Monsanto, the insurmountably large, global “food” and agricultural biotechnology producer is banned in twenty-six countries and now, four states in the US. Tennessee is the latest addition to the growing list of nations, regions, and states to ban the international agricultural giant.
Like Arkansas, Kansas, and Missouri, Tennessee holds Monsanto responsible for massive environmental harm which the state believes will take enormous time and resources to remedy.
Tennessee farmers have been lodging complaints for years that Monsanto herbicides have drifted outside their intended areas of use and damaged crops on adjacent farms. Many farmers, wary of genetically modified crops have not used them. But when Monsanto herbicides find their ways into the fields where non-Monsanto crops are planted those crops die.
Monsanto uses a chemical called Dicamba. It’s the main ingredient in pesticides produced by the corporation. It is also produced by DuPont and BASF, but Monsanto distributes it more widely than any other company.
Herbicides that are made with this chemical are so potent that crops have to be specially modified at the genetic level in order to withstand it. The idea is that weeds and other unwanted plant life will not have the advantage of genetic manipulation and will not be able to cope with the aggressive poison. Dicamba was approved by the Environmental Protection Agency in 2016 for use against broadleaf weeds.
But southern farmers have been complaining since its use began Dicamba has cost them many thousands of dollars in lost crops as it drifts outside its intended area of use.
Hunter Rafferty, a farmer in Wyatt, Missouri, told Reuters, “We’ve had damage across just about every acre of soybeans we farm in southeast Missouri. In our small town, the azaleas, the ornamentals, people have lost their vegetable gardens. It’s a big problem.”
Rafferty says that between 3,000 and 4,000 acres of soy have been damaged by the herbicide and that the leaves of his plants wither into cup-like shapes and the plants cannot yield a product.
As usual, Monsanto is dismissive of the claims of these farmers. They say the farmers have been misled by conspiracy theories about the corporate agrochemical manufacturer. Monsanto’s Chief Technology Officer, Robb Fraley says, “In almost every technology in the first year there are kinks that you need to work out.”
This, of course, is not a valid argument. The fact remains that what Monsanto is doing is creating a product that makes it very hard for farmers who do not buy it to compete with those who do. Even worse, their product effectively sabotages the production of farmers who do not use both their genetically altered crop seeds and their herbicides as well.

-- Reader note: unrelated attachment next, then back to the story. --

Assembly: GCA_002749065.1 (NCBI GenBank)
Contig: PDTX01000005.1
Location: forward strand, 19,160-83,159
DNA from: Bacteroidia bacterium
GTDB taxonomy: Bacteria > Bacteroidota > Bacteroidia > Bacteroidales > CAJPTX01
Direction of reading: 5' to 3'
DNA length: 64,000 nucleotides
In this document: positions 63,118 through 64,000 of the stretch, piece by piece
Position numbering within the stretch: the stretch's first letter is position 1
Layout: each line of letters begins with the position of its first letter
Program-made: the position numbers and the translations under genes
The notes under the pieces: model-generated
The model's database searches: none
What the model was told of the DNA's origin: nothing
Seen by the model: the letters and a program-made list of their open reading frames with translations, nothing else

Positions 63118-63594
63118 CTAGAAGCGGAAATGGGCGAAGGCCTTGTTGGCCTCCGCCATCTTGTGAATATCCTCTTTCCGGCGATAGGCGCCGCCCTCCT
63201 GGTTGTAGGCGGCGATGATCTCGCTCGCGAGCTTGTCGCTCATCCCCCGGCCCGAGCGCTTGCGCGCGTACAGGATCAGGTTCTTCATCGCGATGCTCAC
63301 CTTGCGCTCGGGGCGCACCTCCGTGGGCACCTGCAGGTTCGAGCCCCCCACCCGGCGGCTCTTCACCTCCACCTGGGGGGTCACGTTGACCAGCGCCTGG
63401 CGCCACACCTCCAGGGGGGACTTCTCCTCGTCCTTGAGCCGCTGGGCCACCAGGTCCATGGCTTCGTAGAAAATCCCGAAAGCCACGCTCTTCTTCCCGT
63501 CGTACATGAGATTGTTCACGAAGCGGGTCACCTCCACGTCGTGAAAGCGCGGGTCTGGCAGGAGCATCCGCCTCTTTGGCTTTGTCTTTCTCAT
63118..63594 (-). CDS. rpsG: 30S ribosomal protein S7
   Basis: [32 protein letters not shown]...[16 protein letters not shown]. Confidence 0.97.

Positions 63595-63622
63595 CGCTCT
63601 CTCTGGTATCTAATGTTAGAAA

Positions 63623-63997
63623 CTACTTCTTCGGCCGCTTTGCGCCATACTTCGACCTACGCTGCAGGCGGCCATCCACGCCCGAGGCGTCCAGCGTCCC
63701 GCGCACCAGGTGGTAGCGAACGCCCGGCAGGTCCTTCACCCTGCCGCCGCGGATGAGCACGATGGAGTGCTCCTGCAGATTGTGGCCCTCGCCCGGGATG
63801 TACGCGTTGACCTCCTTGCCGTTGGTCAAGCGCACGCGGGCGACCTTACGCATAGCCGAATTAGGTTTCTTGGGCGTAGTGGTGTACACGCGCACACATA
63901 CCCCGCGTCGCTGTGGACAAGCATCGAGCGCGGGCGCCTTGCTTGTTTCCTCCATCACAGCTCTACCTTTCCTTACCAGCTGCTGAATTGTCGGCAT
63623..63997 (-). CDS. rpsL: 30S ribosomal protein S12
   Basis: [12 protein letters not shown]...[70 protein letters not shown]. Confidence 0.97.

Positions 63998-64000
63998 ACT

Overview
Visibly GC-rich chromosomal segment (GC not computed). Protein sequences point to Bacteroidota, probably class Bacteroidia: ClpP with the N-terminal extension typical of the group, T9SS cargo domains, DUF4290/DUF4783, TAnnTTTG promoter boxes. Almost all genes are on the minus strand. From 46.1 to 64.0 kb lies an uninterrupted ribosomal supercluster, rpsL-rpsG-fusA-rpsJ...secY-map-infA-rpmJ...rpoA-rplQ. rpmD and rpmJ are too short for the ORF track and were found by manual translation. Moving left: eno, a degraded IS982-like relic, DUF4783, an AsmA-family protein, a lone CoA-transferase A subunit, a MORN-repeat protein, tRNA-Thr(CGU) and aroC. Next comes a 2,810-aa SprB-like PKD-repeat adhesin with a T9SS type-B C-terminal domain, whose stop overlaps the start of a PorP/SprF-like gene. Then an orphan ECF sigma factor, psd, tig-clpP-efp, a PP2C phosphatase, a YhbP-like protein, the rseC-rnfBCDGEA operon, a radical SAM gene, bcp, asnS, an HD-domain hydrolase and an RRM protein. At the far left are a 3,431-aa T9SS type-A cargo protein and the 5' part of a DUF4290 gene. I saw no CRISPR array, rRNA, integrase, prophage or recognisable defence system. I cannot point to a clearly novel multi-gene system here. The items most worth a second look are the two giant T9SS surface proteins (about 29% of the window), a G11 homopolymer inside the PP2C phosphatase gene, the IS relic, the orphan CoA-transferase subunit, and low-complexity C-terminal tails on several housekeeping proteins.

Many have likened it to industrial sabotage. It’s difficult to think of another example where a company’s products not only compete with those of its competitors by creating higher yields for their clients, but by also destroying the ability of their non-partnered customers to do business.
Imagine a tire manufacturer gained the rights to produce and repair roadways in a given state. Suppose that tire manufacturer then began producing roads that damage tires. They then began designing tires that were resistant to the tire damaging new roads and the price of those tires is double what ordinary tires cost.
In our analogy, non-GMO crop plants are like the old non-resistant tires, and Monsanto’s powerful herbicide is like the tire-wrecking new roadways. To make the analogy even more apt you might suppose that the new tires make a vehicle more likely to be in roadway collisions.
This is the predicament Monsanto imposes on farmers who do not want to use GMOs. Everywhere the company and its products have been banned- particularly in Russia and Europe- it has been because genetically modified foods are believed to be linked to cancer and other health deficits.
But it’s a very new and novel problem. This has been a big reason why it has been so difficult for people to address the problems created by Monsanto. There really is no other organization on Earth like it and very little legal precedent on which to base legal decisions.
But the state government in Tennessee has listened to the concerns of their local farmers and taken their plight seriously. They have joined a growing confederation of states who see a need to protect local agriculture from agrochemical giants like Monsanto.
Jai Templeton, the Tennessee Agriculture Commissioner said, “I’m confident we can address this issue as we have in other cases and ensure the safe and effective use of these tools.”
~ Health Scams Exposed